Posted by: Josh Grant at July 24, 2006 4:39 AM
Comment #170146

Kathy wrote: “Eventually, these underpaid foreign profs and techs will form their own companies and hire their countrymen at greater salaries, and force their their benefactors out.”


A grand solution could be helping “cheaper” countries raise their standards of living, taking incentives away for companies to move East (or South, or…).

Problem is…

- We are brain draining those countries by taking away their most valuable HR resources.

- Hell would have to freeze over before an effective “Coalition of the Willing against Poverty and for Global Workers Rights” could be put together.

Posted by: Josh Grant at July 24, 2006 4:44 AM
Comment #170163

Globalization and outsourcing can also have a positive effect as well. I was hired out of college in 2000 by a Chinese manufacturer to represent their products and set up a small warehouse in the USA.

Our products are not produced domestically in the USA, as the work is too hard for us. If produced domestically, the selling price to the consumer would be so high that only the very rich could afford it. In fact, the industry wouldn’t even exist in the USA. Our products conservatively keep about 5,000 small workshops in business and provide many times more jobs in the USA.

As I write this post now, I am in Spain setting up our 3rd international distribution center. I am paid a good salary, I own a house back home, and get to travel the world selling our products. All of this thanks to outsourcing, globalization and free trade. Our Chinese owner employees many “Westerners” around the world that enjoy well paid jobs in comfortable working conditions as well.

Incidentally, most low wage countries earn a relatively small margin on their sales compared to the profits made on such products in the USA. And sometimes, American companies make money on both the backend and on the front end.

For example, Intel sells a microprocessor to China for $250. Microsoft sells Windows XP to China for $50. China puts it together in a notebook computer and sells back to the USA for $1000. A $700 trade deficit! How horrible! But wait, the Chinese company maid $50 profit on the transaction, Microsoft made $49.50 and Intel $200. So, who would you rather be? The USA with $249.50 in margin or China with $50 in margin? Who has the deficit now? There’s still more margin to come on that notebook once it actually gets to the end user. All of it in the USA. This also translates into a lot of tax money for the government coffers as well.

Yes, the USA has a massive trade imbalance with China. Lucky for us, the Chinese are kind enough to spend their surplus dough on US Government Bonds. Supporting our massive debt and keeping mortgage rates low for all of us. This in turn, has allowed our economy to continue growing. Why doesn’t anyone ever mention this?

For those of you who lost a job due to outsourcing, I recommend you visit the Canton Fair held twice a year in Guangzhou, China. Bring a stack of business cards and offer to work as an independent sales representative for strait commission. Target companies operating in industries that you feel comfortable with. They have nothing to loose by giving you a shot, and they would love to add an “American Face” to their products, and have some boots on the ground in the USA. Their marketing and sales is generally poor, and even if you don’t have any experience in sales, you would be a huge improvement to whatever strategy they are currently employing.

If you can get off the couch back home and be a little proactive, there is tons of money to be made. The laid off engineer who wrote a post previously, would be especially desired for high end technical products that require such a background. The Chinese are usually impressed with American engineers as well. You just need to be a little flexible.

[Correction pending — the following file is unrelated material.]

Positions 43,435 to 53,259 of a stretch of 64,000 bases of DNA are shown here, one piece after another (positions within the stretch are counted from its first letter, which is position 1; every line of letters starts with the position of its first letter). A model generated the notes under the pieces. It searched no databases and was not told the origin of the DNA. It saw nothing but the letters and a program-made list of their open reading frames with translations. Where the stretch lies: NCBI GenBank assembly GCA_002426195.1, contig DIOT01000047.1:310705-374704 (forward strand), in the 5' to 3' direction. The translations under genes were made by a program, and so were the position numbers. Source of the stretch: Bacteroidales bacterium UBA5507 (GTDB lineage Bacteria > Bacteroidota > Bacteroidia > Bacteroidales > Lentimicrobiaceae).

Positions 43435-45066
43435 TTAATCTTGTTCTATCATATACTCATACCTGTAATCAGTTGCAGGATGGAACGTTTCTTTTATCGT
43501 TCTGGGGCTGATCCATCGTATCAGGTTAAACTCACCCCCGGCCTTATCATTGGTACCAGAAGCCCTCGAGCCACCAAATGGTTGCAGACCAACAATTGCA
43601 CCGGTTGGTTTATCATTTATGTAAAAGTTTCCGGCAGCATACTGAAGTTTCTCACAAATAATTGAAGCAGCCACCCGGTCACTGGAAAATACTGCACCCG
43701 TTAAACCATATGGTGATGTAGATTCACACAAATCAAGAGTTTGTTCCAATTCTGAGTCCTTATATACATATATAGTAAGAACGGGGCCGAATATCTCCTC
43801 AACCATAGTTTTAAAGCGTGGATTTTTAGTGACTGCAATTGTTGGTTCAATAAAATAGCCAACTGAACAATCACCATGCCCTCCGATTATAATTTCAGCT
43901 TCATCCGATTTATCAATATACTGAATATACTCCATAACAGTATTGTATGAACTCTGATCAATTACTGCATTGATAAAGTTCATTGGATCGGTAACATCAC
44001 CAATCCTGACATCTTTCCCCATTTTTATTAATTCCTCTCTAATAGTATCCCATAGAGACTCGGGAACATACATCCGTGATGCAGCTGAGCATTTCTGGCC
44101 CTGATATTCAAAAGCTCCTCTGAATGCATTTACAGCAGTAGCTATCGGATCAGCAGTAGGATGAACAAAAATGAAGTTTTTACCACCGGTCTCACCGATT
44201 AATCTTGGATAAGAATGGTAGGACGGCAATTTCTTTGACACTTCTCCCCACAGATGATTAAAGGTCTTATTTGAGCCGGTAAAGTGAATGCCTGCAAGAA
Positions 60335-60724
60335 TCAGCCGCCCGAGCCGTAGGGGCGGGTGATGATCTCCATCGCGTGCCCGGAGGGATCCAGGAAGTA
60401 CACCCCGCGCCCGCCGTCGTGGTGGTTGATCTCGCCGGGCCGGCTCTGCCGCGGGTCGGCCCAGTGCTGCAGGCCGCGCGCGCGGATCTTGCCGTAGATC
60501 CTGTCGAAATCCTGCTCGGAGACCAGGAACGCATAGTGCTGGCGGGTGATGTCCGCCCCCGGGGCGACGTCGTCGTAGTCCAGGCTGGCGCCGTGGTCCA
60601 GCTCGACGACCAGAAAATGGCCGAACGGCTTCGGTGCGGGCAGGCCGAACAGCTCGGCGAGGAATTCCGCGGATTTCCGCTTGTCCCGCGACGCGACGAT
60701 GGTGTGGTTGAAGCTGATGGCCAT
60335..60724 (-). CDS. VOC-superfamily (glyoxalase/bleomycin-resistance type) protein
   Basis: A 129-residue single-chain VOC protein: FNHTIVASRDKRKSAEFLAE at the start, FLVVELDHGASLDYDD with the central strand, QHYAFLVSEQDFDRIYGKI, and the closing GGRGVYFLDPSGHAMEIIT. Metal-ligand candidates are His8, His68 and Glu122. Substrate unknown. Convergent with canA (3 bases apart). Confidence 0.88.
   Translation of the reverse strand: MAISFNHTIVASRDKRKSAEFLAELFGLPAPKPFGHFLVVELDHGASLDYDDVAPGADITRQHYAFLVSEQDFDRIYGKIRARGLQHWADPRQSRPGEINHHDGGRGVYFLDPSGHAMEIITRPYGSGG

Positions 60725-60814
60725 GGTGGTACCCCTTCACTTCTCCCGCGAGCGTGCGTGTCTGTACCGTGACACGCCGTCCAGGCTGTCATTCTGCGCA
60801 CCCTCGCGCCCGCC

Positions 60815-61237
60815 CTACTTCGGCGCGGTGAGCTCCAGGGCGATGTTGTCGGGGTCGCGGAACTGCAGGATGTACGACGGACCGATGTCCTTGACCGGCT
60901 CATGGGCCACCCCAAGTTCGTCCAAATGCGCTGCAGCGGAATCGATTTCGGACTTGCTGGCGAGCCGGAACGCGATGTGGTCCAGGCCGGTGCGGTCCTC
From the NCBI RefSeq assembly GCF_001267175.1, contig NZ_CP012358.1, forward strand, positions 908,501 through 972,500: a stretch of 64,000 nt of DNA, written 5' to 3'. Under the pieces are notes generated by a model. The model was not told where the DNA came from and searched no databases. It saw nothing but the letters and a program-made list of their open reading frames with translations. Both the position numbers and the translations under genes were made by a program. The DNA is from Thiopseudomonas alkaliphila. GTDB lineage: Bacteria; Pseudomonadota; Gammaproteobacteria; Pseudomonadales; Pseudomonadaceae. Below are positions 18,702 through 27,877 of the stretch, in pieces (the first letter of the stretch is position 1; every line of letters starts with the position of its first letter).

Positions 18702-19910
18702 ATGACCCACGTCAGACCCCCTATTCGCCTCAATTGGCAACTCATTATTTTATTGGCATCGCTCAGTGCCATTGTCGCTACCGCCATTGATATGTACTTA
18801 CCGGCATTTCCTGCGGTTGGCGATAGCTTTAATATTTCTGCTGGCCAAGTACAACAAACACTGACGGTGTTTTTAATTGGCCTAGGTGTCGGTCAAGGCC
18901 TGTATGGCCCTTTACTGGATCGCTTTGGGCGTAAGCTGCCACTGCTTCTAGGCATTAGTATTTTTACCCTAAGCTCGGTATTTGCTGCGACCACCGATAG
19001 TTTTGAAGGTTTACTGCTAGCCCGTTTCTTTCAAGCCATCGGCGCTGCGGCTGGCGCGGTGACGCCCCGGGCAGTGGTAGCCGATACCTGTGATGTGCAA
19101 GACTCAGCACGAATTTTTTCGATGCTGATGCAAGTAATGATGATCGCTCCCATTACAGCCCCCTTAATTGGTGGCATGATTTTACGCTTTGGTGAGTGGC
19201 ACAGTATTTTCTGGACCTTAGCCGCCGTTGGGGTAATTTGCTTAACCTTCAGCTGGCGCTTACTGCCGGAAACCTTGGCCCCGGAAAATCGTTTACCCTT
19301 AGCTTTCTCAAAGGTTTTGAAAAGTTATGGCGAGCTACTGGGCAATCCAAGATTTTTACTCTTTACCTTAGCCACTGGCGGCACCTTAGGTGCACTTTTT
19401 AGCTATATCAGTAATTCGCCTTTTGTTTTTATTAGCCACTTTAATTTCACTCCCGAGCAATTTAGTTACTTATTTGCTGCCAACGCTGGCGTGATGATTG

It is a lot easier to sit around complaining about how you lost your job to outsourcing, than to get your butt in gear and turn a negative into a positive.

Posted by: Brent at July 24, 2006 7:49 AM
Comment #170166

Pretty sad when you get a phone call from someplace and they can’t even speak English without the accent and can barely be understood. For the most part the only people that I know that have BIG anything are the Drs., attorneys, etc, at least where I live. Most in the middle to low income bracket have the normal 3 bedroom, living room kitchen and bathroom(s). Still it doesn’t change the fact that with the cost of everything here to expect a wage that can be lived on. Yes if I had a 70,000 dollar job, lost it, and was offered one for 40,000 I would not turn it down. But why should I feel bad that I lost that 70,000 job and my previous employer decided he could save money by giving my job to someone who would do that for less thereby giving him more money in his pocket for labor off of someone else’s back. It’s about time for these boards of these big companies to cut back on the salaries of the management people instead of taking it out on the ones that actually bring the money in or make the product for sale. These CEO’s make so much money and have so many perks, cut those out and you would have more money in your pocket. If you fire one don’t give them a severance package that the normal worker could live on for years. If they were fired they were fired for a reason, don’t compensate them for doing a piss poor job. The normal employee when they get fired is lucky to walk out of there with their last paycheck, and if they are lucky with whatever benifits that they might have, and if they have them they might only get to keep them for a limited time, and for sure they won’t walk out of there with stock options, etc, that would in itself support someone for a few years if they were sold. They go on to another company do the same piss poor job, gets fired from that one gets another huge compensation package and so on. Meanwhile the normal employee gets layed off or fired and has to take a job that pays less orif they get fired might not be able to get another one. It’s time that the playing field was leveled and corporations quit playing with Americans lives. I haven’t looked into this but do Canadians have this problem with their government letting the companies give their citizens jobs away? Would anyother country stand for it? Hell no. So why should we.